Block 12 is a mere 50 kilometres from Israel's Leviathian gasfield, where Noble has confirmed gas reserves of 16 trillion cubic feet.
Cyprus sees itself playing a key role in a new regional energy equation involving Israel, Greece, and, in the event of a Cyprus settlement, Turkey.
Ankara in recent days has indicated one way it might respond if the Greek Cypriots proceed with drilling.
It warned it would sign a pact with the Turkish Cypriot state for hydrocarbon exploration in waters between Turkey and northern Cyprus.
"This threat was mostly a symbolic way for Turkey to hit back at the Greek Cypriots without directly challenging the US," said Hubert Faustmann, a political analyst at the University of Nicosia.
"Drilling in waters where there may be no oil or gas could be a very expensive way to make a point." Confidential US diplomatic cables leaked by WikiLeaks revealed that Turkey tried unsuccessfully in 2007 to dissuade Noble from co-operating with the Greek Cypriots.
The US company was warned that it "could never expect to do business with Turkey" if it proceeded.
The EU this week called on Turkey to refrain "from any kind of threats" against Cyprus, while the US embassy in Nicosia has given Noble the nod to proceed.
Greece has vowed to defend the Greek Cypriots.
James Ker-Lindsay, an expert on the eastern Mediterranean at the London School of Economics, said: "Washington, Britain and the EU have been quite clear on this.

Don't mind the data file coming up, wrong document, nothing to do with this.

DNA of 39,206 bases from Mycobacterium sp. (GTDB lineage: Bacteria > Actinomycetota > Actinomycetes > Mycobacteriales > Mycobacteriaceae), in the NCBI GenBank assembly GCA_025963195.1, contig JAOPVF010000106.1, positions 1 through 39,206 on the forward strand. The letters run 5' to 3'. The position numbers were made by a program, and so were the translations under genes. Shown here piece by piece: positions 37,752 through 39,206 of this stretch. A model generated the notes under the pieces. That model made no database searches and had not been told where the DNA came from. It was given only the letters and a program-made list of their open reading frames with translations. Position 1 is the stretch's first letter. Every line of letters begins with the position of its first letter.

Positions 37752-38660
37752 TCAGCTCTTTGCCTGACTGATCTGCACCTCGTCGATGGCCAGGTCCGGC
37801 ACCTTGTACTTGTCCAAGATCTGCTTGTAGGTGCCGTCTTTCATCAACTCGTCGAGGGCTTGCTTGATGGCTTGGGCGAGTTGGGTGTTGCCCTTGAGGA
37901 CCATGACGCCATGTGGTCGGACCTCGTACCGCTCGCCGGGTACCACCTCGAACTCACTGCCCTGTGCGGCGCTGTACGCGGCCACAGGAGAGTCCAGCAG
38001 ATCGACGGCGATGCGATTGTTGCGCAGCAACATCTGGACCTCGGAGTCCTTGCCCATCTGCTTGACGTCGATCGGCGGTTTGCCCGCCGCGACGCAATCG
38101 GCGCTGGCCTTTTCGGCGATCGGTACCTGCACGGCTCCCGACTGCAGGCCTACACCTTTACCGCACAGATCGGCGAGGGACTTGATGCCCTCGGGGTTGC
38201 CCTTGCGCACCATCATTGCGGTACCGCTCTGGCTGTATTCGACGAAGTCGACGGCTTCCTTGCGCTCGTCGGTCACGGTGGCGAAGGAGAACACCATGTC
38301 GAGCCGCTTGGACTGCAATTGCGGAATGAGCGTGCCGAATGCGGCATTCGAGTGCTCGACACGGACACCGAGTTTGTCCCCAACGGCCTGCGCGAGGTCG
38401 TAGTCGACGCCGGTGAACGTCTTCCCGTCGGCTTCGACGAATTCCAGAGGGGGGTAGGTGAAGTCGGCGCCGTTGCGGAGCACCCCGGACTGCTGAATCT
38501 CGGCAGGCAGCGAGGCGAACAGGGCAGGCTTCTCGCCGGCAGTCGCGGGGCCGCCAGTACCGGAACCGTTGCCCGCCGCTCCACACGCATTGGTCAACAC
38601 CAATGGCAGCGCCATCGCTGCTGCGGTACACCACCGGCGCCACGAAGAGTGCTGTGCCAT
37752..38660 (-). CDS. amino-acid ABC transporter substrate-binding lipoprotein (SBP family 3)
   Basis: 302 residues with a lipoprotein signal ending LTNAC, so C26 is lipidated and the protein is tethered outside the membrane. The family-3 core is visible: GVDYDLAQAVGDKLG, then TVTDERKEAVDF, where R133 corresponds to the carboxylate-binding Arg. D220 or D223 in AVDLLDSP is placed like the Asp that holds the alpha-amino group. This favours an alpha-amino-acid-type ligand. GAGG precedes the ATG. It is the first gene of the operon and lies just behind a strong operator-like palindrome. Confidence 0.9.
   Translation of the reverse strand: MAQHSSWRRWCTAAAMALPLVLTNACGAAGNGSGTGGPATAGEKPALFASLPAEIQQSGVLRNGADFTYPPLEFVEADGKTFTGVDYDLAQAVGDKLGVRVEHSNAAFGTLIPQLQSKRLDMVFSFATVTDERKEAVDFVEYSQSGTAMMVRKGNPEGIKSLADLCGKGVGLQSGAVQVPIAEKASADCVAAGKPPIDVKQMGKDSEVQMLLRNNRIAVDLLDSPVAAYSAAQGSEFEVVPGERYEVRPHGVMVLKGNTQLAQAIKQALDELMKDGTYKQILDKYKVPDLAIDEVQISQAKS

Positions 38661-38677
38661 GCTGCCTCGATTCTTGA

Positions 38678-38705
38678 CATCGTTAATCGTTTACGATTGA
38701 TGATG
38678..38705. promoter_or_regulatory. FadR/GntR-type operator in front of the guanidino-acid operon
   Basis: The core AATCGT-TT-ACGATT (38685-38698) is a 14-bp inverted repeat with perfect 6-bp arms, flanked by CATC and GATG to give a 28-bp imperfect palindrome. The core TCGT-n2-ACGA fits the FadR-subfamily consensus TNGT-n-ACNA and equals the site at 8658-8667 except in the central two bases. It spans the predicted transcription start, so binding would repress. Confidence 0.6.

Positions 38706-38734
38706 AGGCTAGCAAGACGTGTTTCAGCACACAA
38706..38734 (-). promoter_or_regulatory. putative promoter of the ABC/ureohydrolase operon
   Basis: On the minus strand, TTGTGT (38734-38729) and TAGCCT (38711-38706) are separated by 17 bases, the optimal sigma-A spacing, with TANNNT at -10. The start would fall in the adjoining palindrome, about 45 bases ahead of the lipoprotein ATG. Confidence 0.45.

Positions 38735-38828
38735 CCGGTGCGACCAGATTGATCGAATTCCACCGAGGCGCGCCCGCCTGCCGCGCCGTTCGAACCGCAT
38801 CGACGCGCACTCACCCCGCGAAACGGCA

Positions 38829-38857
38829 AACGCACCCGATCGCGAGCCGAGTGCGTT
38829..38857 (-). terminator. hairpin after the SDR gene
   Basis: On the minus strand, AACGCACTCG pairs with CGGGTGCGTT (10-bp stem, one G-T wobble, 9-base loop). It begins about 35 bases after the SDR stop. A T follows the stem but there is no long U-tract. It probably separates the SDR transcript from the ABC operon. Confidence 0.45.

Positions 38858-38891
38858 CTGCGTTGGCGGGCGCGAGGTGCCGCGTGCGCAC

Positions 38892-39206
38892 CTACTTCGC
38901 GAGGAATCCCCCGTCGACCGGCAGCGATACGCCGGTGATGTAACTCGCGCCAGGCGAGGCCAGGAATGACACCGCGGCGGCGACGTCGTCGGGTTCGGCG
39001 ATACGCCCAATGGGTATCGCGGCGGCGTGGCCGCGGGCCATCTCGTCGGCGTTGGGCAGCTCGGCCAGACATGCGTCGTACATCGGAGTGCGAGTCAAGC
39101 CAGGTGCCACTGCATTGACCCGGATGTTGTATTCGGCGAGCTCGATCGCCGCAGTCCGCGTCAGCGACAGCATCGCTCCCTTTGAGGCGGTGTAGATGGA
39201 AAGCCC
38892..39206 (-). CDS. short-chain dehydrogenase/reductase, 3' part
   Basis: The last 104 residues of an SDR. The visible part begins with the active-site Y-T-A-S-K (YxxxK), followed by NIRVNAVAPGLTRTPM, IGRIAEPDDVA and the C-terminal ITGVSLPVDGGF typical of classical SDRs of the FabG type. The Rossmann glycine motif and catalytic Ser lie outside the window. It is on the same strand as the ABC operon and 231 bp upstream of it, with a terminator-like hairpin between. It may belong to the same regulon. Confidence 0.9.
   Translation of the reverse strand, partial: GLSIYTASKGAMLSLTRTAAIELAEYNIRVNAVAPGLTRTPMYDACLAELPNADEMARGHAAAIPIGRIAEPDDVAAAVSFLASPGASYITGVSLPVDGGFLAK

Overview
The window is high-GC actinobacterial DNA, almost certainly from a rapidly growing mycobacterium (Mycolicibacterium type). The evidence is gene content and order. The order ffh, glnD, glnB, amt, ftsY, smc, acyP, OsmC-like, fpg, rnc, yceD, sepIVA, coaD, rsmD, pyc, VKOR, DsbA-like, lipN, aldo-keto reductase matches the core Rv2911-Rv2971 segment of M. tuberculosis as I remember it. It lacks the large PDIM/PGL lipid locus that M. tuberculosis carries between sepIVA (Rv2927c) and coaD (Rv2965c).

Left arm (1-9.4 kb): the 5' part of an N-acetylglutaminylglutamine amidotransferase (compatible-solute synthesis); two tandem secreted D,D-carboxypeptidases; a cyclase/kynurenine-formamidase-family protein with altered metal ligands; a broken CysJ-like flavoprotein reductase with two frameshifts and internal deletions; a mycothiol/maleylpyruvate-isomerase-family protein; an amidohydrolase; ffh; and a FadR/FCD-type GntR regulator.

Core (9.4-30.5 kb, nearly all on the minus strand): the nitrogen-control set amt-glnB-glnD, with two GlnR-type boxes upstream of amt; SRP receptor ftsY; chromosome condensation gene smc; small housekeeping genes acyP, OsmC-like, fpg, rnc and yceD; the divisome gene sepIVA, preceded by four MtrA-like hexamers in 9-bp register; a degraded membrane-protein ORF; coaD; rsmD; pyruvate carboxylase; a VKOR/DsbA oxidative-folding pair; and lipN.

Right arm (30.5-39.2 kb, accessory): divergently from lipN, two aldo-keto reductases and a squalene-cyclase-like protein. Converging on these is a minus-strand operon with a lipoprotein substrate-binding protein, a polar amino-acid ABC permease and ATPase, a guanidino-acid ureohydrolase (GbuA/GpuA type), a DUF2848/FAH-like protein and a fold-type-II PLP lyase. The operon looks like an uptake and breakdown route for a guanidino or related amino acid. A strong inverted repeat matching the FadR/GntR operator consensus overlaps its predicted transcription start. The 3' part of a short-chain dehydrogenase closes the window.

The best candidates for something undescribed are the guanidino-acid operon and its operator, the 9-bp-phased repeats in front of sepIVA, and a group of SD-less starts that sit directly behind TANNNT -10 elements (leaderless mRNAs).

"Cyprus is perfectly within its legitimate, sovereign rights to engage in this [energy exploration] activity."
The Cypriot and Israeli gasfields are part of a geological area called the Levant Basin, which lies off the coasts of Syria, Lebanon, Cyprus, Israel, Gaza and Egypt.
The US Geological Survey estimates the basin could hold 122 trillion cubic feet of extractable gas.
That makes it one of the world's richest deposits - in one of the world's most fractious areas.
The prospect of such staggering mineral wealth is stoking old conflicts and shaping new alliances.
Israel and Lebanon are feuding over a maritime border and have exchanged hawkish warnings over protecting their resources.
Apparently championing Lebanon's case, Mr Erdogan said last week that his country will not allow Israel exclusive use of resources in the Mediterranean.
Israel, meanwhile, is looking for new regional allies following the decline in its once solid relations with Ankara - relations soured after Israeli commandos killed nine Turkish activists on a Gaza aid ship last year.
Tel Aviv has reached out to the Greek Cypriots and Greece, which have historically good relations with the Arab world.
The Israeli energy company Delek, which is working closely with Noble, has proposed a partnership with Cyprus to build a facility on the island for processing and exporting to Europe natural gas found in Israeli and Cypriot waters.
Washington, meanwhile, is struggling to patch up relations between Israel and Turkey.
Updated: September 19, 2011 04:00 AM